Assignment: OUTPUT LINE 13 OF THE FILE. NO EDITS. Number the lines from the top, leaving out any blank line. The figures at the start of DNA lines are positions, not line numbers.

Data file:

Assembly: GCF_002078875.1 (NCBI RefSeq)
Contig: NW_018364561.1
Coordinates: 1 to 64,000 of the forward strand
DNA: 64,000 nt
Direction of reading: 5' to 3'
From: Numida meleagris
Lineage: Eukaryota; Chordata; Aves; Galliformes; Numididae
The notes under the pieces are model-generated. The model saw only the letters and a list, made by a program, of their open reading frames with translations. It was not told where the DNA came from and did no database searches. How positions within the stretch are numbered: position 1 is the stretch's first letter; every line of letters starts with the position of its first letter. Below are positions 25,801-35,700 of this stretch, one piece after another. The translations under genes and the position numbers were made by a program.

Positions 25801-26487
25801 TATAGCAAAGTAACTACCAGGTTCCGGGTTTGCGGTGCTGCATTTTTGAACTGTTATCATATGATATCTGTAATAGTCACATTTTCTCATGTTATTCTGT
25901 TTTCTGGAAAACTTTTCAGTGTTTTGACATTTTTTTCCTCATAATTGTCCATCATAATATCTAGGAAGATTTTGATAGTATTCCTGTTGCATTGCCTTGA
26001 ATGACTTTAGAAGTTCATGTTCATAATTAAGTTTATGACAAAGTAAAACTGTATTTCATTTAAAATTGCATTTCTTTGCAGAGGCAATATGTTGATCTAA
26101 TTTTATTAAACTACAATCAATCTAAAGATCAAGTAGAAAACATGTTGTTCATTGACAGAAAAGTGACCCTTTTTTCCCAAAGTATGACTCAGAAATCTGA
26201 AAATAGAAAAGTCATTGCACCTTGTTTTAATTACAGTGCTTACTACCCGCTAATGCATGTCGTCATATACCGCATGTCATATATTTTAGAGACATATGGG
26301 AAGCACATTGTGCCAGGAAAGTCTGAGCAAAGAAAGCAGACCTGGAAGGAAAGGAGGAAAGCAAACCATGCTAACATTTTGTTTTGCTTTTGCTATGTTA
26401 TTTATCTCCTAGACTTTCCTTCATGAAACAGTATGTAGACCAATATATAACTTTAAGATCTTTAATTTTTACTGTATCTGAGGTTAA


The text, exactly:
26101 TTTTATTAAACTACAATCAATCTAAAGATCAAGTAGAAAACATGTTGTTCATTGACAGAAAAGTGACCCTTTTTTCCCAAAGTATGACTCAGAAATCTGA